So I'm looking out the window of the small plane I'm on as it rolls up to it's parking space at the airport on the island of Ciudad del Carmen. Waddling alongside of the plane is a big iguana, maybe thirty inches long. Apparently it was a regular visitor to this airstrip as all the guards standing around with automatic rifles were ignoring it.

Ciudad del Carmen is just off the coast of Mexico on the Gulf side just before the Yucatan peninsula. The water is emerald green and the beaches are white, dotted with small thatched huts to relax under. It looked very beautiful from the plane as I flew in. Small shrimp boats tacked about in the water below me hauling in netfulls of the famous del Carmen giant shrimps (roughly the size of a gopher!). Stretching away from the beaches to cover the island were hundreds of brightly colored bungalows and assorted larger buildings. Each was gaily painted in bright colors, red blue green yellow pink purple like handfuls of confetti tossed at a party...

To make a long description short, it looks even better as you fly away from it...

Here's a tip they don't tell you in the guidebooks. The island has no storm sewers. Uh, "So what?" you are asking. "It sounds like a tropical paradise." you may be thinking. Well, it's more of a tropical-rain paradise. Every night huge storms would crash across the island dumping 2-3 inches of rain on this flat island-city. The water then just sits there leaving the roads under anywhere from 3" to 14" inches of the nastiest water you've ever seen outside of Troy, New York. We needed a taxi to get across the street for lunch because no one wanted to walk through the knee-deep, filth-filled water. The taxi costed 20 pesos (each way).

Beaches? Didn't get to them. Shrimp? Saw some swimming in a window tank at a restaruant when we stopped at a red light. Brightly colored buildings? Yep, very pretty as we whizzed past on the way to the Pemex compound. This was a large, old industrial complex with unreliable electricity and surrounded by 12-foot concrete walls topped with razor wire. I spent three days in the complex analyzing crude oils using even cruder equipment. They demanded our values be within 3% of values found earlier. It was a bad sign when the first oil came up over 90% different in the C10-17 (hydrocarbons whith chain lengths of ten to seventeen carbons) values.

This was not good. I kept testing testing testing samples. According to my Visa, I was only there to observe, but laws and such get a little fuzzy in Mexico when large amounts of money are involved. I worked. Some oils matched earlier values while others were way off, always in the C10-17 count. Solids and asphaltenes were dead-on, it was just the damn short-chain hydrocarbons that weren't matching up! It was hot, the fumes were driving me dizzy and the power kept going out so the hot-bath I was using never got up to 180F...wait a minute, that's it! The hotbath was only 140F, so I wasn't extracting as much C10-17 into the acetone as before! I knew what the problem was and asked my interpreter to explain it to the Pemex officials. Once they understood the problem they'd have to realize there was no way I could meet their 3% specification.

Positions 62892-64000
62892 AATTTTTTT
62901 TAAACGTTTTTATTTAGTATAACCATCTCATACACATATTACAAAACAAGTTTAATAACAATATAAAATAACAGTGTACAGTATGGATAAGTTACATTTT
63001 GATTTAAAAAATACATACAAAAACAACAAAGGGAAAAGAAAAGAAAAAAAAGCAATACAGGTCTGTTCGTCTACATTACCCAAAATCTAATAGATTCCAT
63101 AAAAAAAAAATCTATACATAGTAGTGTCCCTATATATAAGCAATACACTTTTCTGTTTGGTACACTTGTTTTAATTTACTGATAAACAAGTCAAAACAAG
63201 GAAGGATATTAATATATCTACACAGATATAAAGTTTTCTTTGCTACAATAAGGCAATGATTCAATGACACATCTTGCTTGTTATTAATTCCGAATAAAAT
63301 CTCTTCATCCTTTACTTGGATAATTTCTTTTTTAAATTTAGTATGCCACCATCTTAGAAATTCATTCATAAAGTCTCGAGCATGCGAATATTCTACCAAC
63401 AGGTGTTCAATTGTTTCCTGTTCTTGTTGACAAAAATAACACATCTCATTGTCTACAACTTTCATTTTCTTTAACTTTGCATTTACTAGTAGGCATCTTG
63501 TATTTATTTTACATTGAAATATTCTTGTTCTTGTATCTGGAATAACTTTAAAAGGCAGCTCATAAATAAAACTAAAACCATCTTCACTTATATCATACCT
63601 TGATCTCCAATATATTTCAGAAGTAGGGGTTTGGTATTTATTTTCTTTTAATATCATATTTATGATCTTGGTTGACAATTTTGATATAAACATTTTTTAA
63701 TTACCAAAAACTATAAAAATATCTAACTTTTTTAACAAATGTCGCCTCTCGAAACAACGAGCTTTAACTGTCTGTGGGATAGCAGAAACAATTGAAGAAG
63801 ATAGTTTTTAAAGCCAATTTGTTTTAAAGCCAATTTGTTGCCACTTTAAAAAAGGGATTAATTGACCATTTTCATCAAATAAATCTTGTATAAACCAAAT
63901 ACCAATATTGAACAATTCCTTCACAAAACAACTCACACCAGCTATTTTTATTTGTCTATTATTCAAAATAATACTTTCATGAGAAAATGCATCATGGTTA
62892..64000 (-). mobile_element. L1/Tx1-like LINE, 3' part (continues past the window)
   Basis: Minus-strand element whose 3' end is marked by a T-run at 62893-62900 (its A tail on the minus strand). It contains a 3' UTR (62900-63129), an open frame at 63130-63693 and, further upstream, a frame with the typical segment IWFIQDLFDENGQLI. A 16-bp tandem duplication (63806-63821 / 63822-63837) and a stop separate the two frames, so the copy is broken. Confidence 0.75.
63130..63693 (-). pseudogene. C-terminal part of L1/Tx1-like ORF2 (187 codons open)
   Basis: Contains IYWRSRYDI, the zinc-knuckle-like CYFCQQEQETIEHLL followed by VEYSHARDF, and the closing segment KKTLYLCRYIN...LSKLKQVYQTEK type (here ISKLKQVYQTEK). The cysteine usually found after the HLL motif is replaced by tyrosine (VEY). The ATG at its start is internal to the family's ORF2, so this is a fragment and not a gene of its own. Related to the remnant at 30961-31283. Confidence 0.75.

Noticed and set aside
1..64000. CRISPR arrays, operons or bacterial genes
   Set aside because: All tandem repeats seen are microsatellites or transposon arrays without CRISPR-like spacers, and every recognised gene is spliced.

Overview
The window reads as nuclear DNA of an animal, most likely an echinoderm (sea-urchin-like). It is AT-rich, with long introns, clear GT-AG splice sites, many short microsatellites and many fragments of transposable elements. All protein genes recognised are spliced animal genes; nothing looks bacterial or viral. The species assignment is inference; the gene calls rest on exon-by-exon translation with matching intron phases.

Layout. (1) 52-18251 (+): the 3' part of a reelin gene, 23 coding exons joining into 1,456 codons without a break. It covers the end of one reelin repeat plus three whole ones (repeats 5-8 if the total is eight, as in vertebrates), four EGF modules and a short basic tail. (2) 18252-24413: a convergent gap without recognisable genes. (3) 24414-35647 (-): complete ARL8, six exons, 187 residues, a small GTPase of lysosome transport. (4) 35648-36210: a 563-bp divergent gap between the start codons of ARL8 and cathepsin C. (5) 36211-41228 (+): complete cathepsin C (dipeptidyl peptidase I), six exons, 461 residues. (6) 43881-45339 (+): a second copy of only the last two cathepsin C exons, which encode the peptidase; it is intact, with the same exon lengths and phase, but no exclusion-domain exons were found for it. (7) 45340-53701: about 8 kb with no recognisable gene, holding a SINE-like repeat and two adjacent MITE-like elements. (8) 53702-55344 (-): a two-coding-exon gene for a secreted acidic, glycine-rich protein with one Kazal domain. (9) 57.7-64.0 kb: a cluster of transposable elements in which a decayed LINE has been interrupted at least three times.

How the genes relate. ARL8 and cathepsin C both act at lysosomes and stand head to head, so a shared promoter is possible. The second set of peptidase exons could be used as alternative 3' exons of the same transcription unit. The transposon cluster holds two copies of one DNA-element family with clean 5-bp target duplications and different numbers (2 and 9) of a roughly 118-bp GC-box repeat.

Well, that didn't work. They responded that that wasn't their problem. I had to meet their values within 3% or the deal was off.

An hour later I was back at the airport leaving a day earlier that originally scheduled. (Um, technically I should state that it was actually a day earlier than the NINTH scheduled flightplan, but that's a whole different $1000 story) So, Monday morning I get to go into work and explain why I wasn't able to close the multi-million dollar deal.

And I thought last Monday was as bad as it gets...

Oh yeah, the latest antics(!) of the damn sand-bastards certianly didn't make my trip any easier. Note to the Religion of Peace, we can drill through glass...

Adventure! Excitement! Tropical Island Distopia!

Monday, August 07, 2006

Paperwork submitted, Visa still pending.

Monday mornings are bad.

Monday mornings with out access to sugar and caffeine are really, really bad.

Monday mornings spent standing outside the Mexican Consulate for hours with a thousand unwashed unfriendlies in 95+F as the occasional thunderstorm passes by brings a whole new depth of badness to the Monday mornings that until now I thought was impossible.

Of course, I STILL DON'T HAVE THE VISA!! After giving them all the forms and $159 (cash only!) I have to return tomorrow between 4pm and 5pm to see if they approved it. That doesn't mean they'll have it ready tomorrow, just that they may approve it tomorrow. Maybe I'll get the Visa then, maybe not.

Adventure! Excitement! Sweat!

Friday, August 04, 2006

Ping Pong Ping Pong Ping...

Okay, so the tickets were changed THREE MORE TIMES today plus I had to run around all over downtown trying to get the proper Visa paperwork. I needed a letter of invitation from the Mexican company, I need a letter from our corporate headquarters stating they would be wholely financially responsible for me, I needed to fill out forms to submit to the Mexican consulate that included such information as my monthly salary plus any other forms of income that I have, I needed passport-sized photos, and then Monday I take all this paperwork plus $160 in cash and stand in line outside the Mexican consulate at 6am in hopes that I get to see somebody with the right rubber stamp. Then if I do see that person I can't actually get the needed Visa UNTIL TUESDAY!! Oh yeah, and I'll have to stand in line again Tuesday morning outside the Mexican consulate to get the Visa/paperwork returned to me, assuming they approve it.

All this so I can fly down to Pemex (Mexican National Oil company) headquarters, watch a guy mix chemicals, and say "Stop!" if it looks like he'll mix something together that will kill us all.

Meanwhile, the same Mexican goverment publishes comic books showing their citizen how to illegally enter the USA.

Something just ain't right...

Adventure! Excitement! Easier coming in than going out!

Thursday, August 03, 2006

Ping Pong

Okay, so far today I've swapped out my airline tickets three times while people fight over where exactly I am going, how I'm getting there, and if it's even legal for me to go there! The customer said I have to be there Monday morning or the deal is off, however I can't even get an appointment at the country's consulate office until Tuesday, but the only flight leaves Saturday night.

Maybe I'll get to move rocks around this weekend after all.

Adventure! Excitement! Bureaucracy!

Wednesday, August 02, 2006

Stress is...

...a job where at any moment you can get an e-mail telling you, "Be in country XXX in two days to fix a problem, if you can't it'll cost the company $7 million. Oh, the testing equipment got smashed in shipping so you have to make due with whatever you can scrounge. DON'T FAIL!"

Sometimes being a genius sucks.

Adventure! Excitement! Rocks on hold!